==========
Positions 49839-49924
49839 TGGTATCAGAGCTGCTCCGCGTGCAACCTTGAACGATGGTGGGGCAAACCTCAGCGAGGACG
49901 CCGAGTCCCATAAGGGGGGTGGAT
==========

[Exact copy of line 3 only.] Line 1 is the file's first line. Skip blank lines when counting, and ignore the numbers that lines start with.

49901 CCGAGTCCCATAAGGGGGGTGGAT